So is there any console or other electronic gadget you can buy nowadays which does not include forced locked own firmware updates that has the possibility of breaking it?

      So far, the PC's I put together from parts don't have forced locked down firmware updates.

      Seriously, this locked-down stuff is going to kill everything many of us love about computers, gaming, etc.

      Does anyone out there doubt that at some point the iMac is going to be locked down to only allow apps via some iTunes like channel?

      Why do Sony, A

    • Re: (Score:3, Informative)

      by Skylinux (942824)

      So is there any console or other electronic gadget you can buy nowadays which does not include forced locked own firmware updates that has the possibility of breaking it?

      The Nokia N900 is such a device.
      It is one of the few devices you truly own and where the vendor will not dictate what you are allowed to install.
      When a new firmware update is available you get a notification asking you if you would like to install it or not, nothing is forced onto you.

      But don't get me wrong, The N900 is not perfect. It is a new device with a new OS and some of the applications reflect that. The E-Mail client, for example, is a piece of crap without proper IMAP support and spell checking. Th

  • by Anonymous Coward on Wednesday April 07, 2010 @09:04AM (#31760042)

    Yes, every single system update brings out dozens of "complaints" how it bricked their system. You'll note the very low number of posts against each of these user in the forums too, creating their account to troll or complain is the question? You get the same thing when major games are released. Trolls or genuine reports has never been determined because no one ever follows up the complaints with real people to determine validity, but nevertheless, people write these problems "stories".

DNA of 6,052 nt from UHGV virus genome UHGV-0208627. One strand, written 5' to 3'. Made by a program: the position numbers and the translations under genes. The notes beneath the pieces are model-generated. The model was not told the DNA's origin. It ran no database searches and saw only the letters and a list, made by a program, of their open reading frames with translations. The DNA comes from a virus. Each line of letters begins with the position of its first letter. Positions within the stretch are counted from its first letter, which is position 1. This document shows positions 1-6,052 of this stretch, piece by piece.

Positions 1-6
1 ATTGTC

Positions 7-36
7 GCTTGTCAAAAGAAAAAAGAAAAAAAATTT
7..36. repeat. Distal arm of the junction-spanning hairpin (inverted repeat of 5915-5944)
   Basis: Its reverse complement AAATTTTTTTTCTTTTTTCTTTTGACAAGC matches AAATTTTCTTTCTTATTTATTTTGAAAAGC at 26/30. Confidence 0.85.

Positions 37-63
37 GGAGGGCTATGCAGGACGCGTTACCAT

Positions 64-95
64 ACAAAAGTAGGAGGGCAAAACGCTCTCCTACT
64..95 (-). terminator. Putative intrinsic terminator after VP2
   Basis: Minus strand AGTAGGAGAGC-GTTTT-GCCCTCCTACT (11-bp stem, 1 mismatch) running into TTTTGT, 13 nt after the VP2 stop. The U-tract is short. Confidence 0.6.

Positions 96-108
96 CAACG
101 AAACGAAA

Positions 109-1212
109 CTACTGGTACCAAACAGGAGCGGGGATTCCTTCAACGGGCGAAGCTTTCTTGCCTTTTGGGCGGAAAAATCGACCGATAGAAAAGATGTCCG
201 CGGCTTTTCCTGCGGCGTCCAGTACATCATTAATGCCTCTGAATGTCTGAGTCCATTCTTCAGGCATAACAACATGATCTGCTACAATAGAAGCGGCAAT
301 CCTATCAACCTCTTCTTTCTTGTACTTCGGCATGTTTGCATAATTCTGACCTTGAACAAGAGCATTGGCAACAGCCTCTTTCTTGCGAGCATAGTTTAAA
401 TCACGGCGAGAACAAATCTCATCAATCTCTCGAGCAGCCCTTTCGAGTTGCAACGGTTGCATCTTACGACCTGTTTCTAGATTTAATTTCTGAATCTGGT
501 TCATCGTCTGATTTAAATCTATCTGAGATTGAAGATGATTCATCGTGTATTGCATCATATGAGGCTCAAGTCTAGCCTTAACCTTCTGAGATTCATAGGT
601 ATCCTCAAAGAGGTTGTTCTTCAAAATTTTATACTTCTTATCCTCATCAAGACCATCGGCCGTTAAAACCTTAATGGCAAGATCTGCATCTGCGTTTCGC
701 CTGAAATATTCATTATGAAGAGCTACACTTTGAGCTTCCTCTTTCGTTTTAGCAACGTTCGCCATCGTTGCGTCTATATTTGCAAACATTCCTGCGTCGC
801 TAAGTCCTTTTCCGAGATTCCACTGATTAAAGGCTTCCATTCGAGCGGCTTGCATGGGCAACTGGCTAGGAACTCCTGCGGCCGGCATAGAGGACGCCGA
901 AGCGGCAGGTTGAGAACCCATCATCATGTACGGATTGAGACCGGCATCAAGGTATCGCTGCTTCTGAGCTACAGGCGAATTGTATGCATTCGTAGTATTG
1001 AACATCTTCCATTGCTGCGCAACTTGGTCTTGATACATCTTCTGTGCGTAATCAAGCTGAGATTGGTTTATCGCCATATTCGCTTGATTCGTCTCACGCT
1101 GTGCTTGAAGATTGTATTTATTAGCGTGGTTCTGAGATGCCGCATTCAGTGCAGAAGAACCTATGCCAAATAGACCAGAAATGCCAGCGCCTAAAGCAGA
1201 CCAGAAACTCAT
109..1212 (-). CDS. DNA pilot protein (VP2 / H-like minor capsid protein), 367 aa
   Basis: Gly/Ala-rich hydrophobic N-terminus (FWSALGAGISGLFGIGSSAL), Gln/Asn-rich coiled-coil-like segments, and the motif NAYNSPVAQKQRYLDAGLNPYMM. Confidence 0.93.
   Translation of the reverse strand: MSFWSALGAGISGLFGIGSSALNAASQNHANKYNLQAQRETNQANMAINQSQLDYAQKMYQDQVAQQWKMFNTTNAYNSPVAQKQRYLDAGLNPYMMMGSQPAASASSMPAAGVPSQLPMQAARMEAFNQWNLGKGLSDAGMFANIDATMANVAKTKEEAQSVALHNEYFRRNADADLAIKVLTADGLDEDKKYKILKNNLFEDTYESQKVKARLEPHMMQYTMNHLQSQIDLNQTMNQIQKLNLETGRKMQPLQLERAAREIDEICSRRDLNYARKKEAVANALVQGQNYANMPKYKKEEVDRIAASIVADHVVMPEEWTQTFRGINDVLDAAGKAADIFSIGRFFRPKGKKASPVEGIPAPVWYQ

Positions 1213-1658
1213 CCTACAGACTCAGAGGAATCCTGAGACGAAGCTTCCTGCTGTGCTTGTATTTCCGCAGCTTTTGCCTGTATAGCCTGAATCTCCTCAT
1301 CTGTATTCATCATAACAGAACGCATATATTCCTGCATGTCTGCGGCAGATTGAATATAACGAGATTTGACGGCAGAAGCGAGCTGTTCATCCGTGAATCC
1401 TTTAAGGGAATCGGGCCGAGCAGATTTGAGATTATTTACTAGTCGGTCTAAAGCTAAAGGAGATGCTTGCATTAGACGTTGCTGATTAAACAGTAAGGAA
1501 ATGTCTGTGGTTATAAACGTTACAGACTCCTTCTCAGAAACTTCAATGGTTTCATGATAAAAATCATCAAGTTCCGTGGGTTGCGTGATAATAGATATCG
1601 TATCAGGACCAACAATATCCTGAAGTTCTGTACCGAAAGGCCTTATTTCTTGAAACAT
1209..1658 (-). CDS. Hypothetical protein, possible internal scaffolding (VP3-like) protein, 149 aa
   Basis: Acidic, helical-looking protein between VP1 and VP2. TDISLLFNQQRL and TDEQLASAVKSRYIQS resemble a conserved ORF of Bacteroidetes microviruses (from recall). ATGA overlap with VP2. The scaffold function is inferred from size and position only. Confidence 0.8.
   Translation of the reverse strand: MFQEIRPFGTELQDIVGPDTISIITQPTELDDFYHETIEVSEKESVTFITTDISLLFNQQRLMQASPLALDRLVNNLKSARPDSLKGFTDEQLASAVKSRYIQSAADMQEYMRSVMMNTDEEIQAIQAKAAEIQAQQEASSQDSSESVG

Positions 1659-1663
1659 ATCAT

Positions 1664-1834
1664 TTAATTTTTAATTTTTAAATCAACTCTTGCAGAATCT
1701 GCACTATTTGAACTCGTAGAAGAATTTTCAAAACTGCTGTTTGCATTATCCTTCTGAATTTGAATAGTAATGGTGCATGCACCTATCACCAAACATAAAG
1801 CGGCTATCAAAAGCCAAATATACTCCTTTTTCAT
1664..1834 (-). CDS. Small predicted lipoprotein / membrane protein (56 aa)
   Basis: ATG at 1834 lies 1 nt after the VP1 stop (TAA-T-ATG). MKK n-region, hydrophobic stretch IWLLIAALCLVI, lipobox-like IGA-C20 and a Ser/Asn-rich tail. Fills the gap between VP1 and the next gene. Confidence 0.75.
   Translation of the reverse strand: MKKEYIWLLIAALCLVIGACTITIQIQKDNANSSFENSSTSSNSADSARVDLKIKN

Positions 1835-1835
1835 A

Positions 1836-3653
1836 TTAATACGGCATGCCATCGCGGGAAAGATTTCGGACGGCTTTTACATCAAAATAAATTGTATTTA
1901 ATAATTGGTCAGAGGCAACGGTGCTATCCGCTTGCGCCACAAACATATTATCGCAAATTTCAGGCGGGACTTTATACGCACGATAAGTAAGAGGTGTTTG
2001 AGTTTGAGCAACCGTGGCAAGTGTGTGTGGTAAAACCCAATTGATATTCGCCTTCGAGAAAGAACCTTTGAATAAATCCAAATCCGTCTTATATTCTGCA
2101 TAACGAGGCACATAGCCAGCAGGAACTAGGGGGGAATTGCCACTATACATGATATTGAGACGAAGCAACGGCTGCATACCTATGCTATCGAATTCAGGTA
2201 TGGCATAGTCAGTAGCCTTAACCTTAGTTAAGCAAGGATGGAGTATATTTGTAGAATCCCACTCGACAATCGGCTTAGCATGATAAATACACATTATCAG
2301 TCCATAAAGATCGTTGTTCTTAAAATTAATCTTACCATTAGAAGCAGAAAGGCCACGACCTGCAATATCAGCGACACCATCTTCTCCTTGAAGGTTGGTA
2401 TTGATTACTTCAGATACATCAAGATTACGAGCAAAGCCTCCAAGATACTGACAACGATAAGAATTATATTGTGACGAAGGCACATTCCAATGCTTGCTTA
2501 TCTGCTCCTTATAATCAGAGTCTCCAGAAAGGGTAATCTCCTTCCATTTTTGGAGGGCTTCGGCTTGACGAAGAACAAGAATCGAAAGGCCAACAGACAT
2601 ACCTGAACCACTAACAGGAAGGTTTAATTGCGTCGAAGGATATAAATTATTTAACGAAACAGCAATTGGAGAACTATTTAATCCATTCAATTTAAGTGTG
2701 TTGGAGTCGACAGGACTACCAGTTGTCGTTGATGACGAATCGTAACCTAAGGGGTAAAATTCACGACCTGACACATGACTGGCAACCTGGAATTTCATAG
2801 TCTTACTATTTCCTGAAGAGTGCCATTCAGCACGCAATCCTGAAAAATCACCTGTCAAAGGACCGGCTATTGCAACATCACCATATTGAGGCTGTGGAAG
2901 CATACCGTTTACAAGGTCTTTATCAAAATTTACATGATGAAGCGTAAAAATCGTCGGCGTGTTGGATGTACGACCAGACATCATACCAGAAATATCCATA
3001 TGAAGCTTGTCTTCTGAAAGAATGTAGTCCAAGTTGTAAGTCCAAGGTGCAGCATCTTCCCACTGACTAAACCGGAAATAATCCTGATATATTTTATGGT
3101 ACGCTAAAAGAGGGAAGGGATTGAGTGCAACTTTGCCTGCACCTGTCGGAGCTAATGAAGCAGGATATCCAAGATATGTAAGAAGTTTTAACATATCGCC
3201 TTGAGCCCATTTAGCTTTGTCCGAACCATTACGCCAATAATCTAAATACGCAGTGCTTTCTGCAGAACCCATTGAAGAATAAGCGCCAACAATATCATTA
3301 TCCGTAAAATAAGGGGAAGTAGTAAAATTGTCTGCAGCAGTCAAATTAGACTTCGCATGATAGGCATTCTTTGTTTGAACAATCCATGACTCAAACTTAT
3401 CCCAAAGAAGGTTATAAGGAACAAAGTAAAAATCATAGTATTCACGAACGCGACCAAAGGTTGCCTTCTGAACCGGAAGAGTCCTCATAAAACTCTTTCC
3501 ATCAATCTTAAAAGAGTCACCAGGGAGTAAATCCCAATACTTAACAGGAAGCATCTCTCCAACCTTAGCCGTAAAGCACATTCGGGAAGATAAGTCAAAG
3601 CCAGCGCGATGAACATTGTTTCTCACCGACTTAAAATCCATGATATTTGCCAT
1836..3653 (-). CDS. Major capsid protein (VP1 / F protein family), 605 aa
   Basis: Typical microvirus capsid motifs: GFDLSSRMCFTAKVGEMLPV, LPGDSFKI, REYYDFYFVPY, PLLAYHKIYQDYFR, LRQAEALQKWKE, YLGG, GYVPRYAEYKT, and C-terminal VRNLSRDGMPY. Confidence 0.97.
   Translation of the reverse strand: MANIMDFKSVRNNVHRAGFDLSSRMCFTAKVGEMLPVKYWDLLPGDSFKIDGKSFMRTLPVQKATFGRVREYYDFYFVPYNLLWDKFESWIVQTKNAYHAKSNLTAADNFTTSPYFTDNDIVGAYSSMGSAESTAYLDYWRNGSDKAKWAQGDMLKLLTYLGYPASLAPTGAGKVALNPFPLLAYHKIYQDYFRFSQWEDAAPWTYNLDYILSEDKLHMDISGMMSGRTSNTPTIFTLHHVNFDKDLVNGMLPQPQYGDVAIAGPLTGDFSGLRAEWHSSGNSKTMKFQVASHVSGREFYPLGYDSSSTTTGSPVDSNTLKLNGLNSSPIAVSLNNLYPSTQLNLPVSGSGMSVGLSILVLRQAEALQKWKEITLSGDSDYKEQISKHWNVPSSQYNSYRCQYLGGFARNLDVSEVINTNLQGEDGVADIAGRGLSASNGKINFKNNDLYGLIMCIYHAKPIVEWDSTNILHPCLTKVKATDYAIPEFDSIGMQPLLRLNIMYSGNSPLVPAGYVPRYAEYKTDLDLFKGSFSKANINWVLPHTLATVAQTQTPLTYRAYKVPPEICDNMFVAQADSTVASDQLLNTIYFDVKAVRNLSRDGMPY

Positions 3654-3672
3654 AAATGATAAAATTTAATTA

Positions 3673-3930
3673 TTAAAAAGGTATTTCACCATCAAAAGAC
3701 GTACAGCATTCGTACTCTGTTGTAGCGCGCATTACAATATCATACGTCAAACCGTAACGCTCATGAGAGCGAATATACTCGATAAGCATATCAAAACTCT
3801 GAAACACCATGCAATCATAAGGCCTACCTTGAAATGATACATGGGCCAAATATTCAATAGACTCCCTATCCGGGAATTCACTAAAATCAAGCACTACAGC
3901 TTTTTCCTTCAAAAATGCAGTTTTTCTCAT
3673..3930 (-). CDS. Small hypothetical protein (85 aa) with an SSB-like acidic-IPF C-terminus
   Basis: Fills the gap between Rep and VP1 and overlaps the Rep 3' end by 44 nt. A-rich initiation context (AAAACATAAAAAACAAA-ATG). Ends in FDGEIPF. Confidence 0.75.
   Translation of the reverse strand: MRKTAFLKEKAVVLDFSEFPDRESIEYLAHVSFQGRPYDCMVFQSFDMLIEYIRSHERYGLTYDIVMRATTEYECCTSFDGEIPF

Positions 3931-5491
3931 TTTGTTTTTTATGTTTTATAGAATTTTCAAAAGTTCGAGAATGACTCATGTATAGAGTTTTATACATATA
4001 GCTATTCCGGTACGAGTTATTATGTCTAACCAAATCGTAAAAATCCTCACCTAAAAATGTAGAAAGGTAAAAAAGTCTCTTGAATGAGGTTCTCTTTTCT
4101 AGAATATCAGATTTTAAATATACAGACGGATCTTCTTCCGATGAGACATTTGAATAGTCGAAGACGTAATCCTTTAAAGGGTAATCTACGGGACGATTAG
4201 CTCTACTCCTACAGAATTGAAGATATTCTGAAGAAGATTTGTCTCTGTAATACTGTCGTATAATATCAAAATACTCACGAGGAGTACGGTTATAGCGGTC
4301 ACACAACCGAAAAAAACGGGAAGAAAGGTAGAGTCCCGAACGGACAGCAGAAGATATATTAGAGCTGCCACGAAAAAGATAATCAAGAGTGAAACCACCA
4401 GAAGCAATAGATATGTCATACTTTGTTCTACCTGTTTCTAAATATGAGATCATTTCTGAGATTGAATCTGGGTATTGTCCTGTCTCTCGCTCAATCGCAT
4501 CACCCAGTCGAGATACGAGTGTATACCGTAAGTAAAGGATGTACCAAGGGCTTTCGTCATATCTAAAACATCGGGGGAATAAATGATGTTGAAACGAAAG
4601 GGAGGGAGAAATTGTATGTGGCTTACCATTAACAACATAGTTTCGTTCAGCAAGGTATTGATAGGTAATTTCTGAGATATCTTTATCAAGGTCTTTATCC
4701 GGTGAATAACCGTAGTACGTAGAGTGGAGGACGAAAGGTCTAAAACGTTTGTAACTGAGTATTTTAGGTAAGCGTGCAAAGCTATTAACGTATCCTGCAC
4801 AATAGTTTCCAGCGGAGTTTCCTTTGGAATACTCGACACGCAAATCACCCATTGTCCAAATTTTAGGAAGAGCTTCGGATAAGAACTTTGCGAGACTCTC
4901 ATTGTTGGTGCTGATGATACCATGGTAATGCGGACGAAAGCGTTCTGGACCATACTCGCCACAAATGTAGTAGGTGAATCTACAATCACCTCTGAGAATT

• Re: (Score:3, Insightful)

      by X0563511 (793323)

      I would wager that the false positive reports balance with the false negatives. (ie, your trolls vs the unreported angry people)

      • by gsslay (807818)

        So if I write stuff here about you that's untrue, on balance it becomes true because of stuff that other unspecified people haven't written here????

        Rrrright...

    • by Anonymous Coward

      "You'll note the very low number of posts against each of these user in the forums too"

      Every major PS3 firmware update and game release has pathetic and desperate Xbox fanboys racing to console forums creating dummy accounts making up inane stories about bricked PS3s.

      Owning the worst console in history, the Xbox 360 and its unprecedented garbage hardware, has created a bunch of foaming at the mouth nutcases desperate to smear other consoles in hopes it will somehow salvage the reputation of their piece of c

      • by wjousts (1529427) on Wednesday April 07, 2010 @09:34AM (#31760342)

        a bunch of foaming at the mouth nutcases desperate to smear other consoles.

        Pot calling kettle, come in kettle.

    • Re: (Score:3, Interesting)

      by RogueyWon (735973) *